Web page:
In his pre-mission pep talk, Jesus gave several instructions. He told the disciples to go in pairs, to travel light, and to anticipate indigenous help on the ground. The principle is simple: We must depend on God to resource our mission. God has designed the mission to fail unless he himself comes through!
3. He Provides the Message (Luke 10:8-9)
The missional message of the Kingdom is the whole gospel. This included verbally preaching the kingdom and healing the sick. We share the whole gospel that touches the spiritual and the physical needs of people.
4. He Gives us Perspective on the Mission (Luke 10:10-16)
We are to leave the results to God. Any rejection is a rejection of the kingdom and a rejection of God.
We are not responsible for responses. We are responsible for going. God deals with the responses to his message.
5. He fills us with Joy (Luke 10:17-20)
As the disciples returned from their mission they were filled with joy. Whenever God is glorified the people are filled with joy. Joy is the by-product of God’s glory.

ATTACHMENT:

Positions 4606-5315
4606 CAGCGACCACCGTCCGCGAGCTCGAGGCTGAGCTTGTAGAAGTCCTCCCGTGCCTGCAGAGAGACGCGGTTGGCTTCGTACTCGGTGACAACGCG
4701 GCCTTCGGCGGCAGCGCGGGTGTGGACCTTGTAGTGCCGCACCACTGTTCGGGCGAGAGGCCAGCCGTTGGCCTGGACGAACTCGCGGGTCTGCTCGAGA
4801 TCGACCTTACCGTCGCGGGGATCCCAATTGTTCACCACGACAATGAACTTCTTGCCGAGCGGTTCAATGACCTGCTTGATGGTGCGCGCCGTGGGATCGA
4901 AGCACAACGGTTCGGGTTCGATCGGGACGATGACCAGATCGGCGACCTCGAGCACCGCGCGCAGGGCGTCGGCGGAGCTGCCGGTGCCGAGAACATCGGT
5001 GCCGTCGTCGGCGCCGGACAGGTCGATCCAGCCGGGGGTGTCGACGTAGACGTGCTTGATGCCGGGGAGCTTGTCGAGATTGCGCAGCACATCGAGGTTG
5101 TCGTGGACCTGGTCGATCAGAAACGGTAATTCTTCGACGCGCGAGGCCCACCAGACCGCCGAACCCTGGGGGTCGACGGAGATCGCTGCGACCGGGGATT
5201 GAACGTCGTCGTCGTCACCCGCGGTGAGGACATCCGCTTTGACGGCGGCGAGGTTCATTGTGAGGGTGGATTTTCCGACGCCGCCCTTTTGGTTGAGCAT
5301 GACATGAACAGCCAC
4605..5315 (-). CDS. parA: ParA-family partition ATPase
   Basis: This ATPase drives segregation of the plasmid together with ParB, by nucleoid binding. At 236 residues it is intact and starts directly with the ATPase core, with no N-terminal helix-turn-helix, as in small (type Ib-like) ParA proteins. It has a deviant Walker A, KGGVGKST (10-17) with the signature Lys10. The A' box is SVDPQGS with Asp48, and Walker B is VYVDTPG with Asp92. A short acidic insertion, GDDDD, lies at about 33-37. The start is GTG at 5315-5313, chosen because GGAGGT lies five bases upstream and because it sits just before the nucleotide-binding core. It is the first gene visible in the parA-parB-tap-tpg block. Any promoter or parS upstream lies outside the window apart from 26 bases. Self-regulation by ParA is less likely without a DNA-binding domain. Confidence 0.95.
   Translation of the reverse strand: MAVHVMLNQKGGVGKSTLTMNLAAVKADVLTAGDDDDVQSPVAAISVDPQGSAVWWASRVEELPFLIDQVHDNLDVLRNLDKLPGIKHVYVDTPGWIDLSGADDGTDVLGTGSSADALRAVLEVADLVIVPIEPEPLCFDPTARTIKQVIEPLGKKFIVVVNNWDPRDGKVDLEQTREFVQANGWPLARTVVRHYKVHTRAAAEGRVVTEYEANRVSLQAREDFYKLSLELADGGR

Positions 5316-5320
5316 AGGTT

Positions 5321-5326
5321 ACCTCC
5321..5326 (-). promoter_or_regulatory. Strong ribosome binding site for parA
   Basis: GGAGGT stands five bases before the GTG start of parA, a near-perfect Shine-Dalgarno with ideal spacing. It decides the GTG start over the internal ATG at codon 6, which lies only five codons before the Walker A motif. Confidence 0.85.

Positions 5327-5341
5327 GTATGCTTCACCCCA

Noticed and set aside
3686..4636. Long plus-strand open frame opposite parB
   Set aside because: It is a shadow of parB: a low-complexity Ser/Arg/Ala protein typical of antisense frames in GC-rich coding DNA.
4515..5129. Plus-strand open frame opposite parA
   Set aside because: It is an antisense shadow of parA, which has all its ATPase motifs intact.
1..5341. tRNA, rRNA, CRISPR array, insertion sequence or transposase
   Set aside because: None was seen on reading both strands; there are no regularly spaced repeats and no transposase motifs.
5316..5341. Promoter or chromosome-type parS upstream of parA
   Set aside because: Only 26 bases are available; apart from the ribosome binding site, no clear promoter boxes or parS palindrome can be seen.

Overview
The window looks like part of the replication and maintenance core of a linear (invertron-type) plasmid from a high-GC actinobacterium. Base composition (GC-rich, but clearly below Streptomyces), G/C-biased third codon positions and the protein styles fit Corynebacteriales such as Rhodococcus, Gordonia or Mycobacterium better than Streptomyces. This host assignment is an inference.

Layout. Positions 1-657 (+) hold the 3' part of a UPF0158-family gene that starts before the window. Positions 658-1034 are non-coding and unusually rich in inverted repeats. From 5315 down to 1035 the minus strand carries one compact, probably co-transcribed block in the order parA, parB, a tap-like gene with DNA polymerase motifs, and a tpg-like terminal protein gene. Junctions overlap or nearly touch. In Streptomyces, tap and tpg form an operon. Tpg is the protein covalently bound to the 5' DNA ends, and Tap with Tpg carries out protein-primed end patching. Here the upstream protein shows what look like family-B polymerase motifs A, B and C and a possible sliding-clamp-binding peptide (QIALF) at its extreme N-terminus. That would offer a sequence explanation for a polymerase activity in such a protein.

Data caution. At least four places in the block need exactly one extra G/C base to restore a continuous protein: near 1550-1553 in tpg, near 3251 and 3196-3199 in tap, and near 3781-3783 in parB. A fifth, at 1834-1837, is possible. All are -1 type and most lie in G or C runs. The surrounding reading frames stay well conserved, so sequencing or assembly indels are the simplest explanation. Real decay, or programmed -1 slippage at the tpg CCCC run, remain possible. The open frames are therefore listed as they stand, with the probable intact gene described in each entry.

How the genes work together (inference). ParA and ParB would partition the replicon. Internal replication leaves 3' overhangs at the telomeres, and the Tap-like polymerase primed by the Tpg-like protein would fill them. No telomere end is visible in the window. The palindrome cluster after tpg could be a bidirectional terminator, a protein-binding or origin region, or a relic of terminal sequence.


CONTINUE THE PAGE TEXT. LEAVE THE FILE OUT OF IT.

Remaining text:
Here’s another article published by The Pew Forum concerning the growing secularization of the American people. The research conducted projects that in 20 years 1 in 5 Americans will be secular. Click here for the article.
Here’s a news story that ran on ABC channel 5 last night in Des Moines featuring one of our church members. Jeremial Rife has lost in excess of 200 pounds on his own without surgery.
For more information check out JTR Foundation. Congratulations Jeremial!
Here’s the artwork for the upcoming series of sermons I’ll be preaching at Ashworth Road on the subject of suffering. I’ve really enjoyed the reading that I’ve been doing to prepare for the series and I’m praying that God will use it to bring comfort and help to those who are struggling. The series begins the first weekend of October. I’m excited about it and pray that you won’t miss a weekend!